products are not an exception (Hallman et al., 2015). Bringing food products from distinct
regions across the countries and continents has become a regular routine in today’s time.
Consumers find products not grown or produced locally but brought in from distinct areas,
making food business a global phenomenon.
Several solutions are developed and used efficiently by big distributor companies to
bring food products in large quantities, using the capacity of large vehicles
optimally (Chopra and Meindl, 2007). But when it comes to intra-cities transportation,
or more generally geographically difficult zones, many small and medium enterprises
locatedinthesezonesdemanddeliveryinsmall quantities. Thus, food products are
delivered in large quantities at the distribution centers located on the outskirts but
close to these zones, from where they are transported in smaller quantities to the
customers situated within those zones and vice versa. Big vehicles do not enter in these
zones, they unload the products at the distribution center located at the beginning of city
premises, from where products are delivered by small vehicles in small quantities
(Caenegem et al., 2015). Such distribution is called as hub-and-spoke distribution
(Bryan and O’Kelly, 1999).
The problem of using transport resources optimally in these zones becomes a crucial
issue, because vehicle should not be loaded with less number of products than its full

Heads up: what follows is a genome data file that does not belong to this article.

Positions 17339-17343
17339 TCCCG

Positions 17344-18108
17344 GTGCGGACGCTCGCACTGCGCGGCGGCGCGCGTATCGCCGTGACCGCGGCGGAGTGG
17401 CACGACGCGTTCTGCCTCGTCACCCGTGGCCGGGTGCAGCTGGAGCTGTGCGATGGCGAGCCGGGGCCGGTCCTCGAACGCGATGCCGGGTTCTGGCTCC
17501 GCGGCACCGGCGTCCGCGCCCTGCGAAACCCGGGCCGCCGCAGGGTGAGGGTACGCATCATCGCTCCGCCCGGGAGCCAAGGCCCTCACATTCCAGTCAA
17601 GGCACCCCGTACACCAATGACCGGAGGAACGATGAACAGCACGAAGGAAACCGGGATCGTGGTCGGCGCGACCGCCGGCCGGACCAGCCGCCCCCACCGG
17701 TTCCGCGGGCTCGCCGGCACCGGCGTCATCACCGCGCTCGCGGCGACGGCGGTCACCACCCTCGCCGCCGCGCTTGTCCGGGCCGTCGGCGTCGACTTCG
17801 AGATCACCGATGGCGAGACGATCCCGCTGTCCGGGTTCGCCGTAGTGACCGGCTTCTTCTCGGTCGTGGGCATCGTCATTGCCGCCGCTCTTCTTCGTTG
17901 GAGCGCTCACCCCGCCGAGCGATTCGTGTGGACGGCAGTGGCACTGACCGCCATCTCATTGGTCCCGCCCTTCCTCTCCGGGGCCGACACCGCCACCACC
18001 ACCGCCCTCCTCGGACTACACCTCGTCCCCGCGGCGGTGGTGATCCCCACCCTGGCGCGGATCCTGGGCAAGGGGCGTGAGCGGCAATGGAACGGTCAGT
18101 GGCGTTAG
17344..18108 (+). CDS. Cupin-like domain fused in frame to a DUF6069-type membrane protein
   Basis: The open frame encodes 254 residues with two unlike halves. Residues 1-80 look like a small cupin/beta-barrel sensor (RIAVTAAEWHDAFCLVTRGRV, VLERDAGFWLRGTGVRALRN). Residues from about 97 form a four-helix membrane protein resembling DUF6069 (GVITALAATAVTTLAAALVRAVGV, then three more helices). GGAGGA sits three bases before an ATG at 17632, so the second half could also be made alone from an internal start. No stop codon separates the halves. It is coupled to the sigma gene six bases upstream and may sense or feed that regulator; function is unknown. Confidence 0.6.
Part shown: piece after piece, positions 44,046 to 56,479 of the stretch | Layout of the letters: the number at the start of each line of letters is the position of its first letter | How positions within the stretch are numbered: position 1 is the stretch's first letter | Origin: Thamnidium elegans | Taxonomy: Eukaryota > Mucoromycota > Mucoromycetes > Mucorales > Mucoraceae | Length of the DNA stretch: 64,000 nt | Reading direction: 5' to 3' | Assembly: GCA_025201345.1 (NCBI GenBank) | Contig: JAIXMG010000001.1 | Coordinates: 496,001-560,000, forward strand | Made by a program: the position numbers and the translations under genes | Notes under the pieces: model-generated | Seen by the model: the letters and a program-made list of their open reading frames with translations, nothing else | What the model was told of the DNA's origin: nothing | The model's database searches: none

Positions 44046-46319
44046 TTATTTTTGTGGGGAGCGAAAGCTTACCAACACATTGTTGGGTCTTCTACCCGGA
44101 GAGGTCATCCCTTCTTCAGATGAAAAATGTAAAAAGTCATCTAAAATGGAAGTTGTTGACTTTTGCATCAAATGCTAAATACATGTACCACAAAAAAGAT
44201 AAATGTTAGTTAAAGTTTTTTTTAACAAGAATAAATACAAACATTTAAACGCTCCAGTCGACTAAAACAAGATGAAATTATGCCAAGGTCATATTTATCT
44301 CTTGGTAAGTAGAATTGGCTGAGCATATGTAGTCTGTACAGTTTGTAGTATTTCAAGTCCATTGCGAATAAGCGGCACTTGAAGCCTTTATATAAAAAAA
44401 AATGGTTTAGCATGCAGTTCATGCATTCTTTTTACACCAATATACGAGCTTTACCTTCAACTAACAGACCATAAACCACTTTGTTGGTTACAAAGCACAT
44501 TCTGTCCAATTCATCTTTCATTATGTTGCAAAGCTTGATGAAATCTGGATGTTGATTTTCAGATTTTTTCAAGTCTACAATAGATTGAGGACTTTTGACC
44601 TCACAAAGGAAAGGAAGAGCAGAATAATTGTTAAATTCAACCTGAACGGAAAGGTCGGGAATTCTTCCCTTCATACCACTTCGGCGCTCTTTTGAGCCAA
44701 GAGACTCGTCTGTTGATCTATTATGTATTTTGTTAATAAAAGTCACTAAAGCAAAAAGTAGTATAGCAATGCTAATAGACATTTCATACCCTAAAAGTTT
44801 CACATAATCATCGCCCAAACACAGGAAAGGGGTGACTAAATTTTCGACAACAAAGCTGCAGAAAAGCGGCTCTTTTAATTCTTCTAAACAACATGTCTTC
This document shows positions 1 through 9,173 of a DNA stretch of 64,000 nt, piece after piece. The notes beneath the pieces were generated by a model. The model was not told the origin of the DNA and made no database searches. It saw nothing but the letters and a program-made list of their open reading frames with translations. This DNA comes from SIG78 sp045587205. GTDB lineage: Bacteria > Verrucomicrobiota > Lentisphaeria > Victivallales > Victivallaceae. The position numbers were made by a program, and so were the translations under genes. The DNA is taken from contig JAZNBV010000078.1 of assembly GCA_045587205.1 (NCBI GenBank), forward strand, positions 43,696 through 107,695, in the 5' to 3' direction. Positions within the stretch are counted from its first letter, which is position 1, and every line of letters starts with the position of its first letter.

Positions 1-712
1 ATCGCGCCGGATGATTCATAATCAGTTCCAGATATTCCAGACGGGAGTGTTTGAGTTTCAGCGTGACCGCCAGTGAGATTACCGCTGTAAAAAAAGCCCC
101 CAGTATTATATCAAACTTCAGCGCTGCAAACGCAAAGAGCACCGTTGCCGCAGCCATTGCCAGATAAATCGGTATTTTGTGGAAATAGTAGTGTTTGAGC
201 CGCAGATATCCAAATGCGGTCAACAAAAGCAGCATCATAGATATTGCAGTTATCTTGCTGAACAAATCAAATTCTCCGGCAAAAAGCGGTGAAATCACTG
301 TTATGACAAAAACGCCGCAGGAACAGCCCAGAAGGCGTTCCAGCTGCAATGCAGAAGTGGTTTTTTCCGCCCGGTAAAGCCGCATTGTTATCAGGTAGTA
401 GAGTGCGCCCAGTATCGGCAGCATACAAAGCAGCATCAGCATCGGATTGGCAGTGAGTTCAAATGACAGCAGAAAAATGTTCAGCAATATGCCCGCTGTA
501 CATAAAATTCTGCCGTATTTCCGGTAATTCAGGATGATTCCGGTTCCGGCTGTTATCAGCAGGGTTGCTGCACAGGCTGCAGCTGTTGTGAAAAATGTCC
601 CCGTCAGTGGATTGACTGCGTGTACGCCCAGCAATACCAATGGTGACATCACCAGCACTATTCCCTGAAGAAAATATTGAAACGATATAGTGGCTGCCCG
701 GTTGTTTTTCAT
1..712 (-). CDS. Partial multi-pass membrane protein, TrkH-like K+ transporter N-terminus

capacity (less than truckload (LTL) distribution) (Ulku, 2012; Hübner et al., 2016).
Many small product delivery orders need to be shared (order sharing) or grouped for
delivery (capacity sharing) in order to minimize the number of travelings, cost and
especially environmental pollution (Yao and Song, 2013). This problem worsens when the
transport orders concern perishable products.
However, in contrast to other products, food products, due to their perishability, bring
more distribution constraints as weather conditions, tight schedule, short-shelflife, etc.
(Wagner and Meyr, 2015). Due to that, food products can be categorized into different kinds
like frozen, refrigerated, fresh, etc. with their respective constraints and different
Therefore, transportation planning must take into account both food’s perishability and
vehicle’s capacity with its temperature maintaining limits in order to consolidate orders.
Transports are realized by specialized transport companies commonly known as third-party
logistics (3PL) (Marasco, 2008; Mehmann et al., 2016) offering delivery services to their
clients. These carriers may propose to deliver the order of same client, forming a competitive
environment. They also require to collaborate with other carriers in order to deliver the
products outside their limited operational territory.
In this context, both shippers and carriers together form a collaborative environment,
which can be called a marketplace for transport services. Forming this marketplace involves
a good understanding of information exchanged between shippers and carriers and between
various carriers, especially about locations, food product constraints (short-shelflife),
transport resource type (vehicle, train, plane), etc. Every entity in the marketplace has its
own management system and standards. Hence, an interoperable mechanism is required to
understand and transform heterogeneous information between these systems and achieve
This paper presents a solution of a transport marketplace to realize the schedules of
transports for the delivery of food products achieved by the collaboration of heterogeneous
shippers and carriers systems in difficult geographical zones.
In Section 2, the state of the art related to collaborative transportation planning is
discussed. The adequacy of the SCEP (supervisor, customer, environment and producer)
model for transportation is presented in Section 3. Section 4 details the proposed extension
of the SCEP model named Interoperable-Pathfinder, Order, Vehicle, Environment and
Supervisor (I-POVES). Section 5 is dedicated to the application of I-POVES on a case study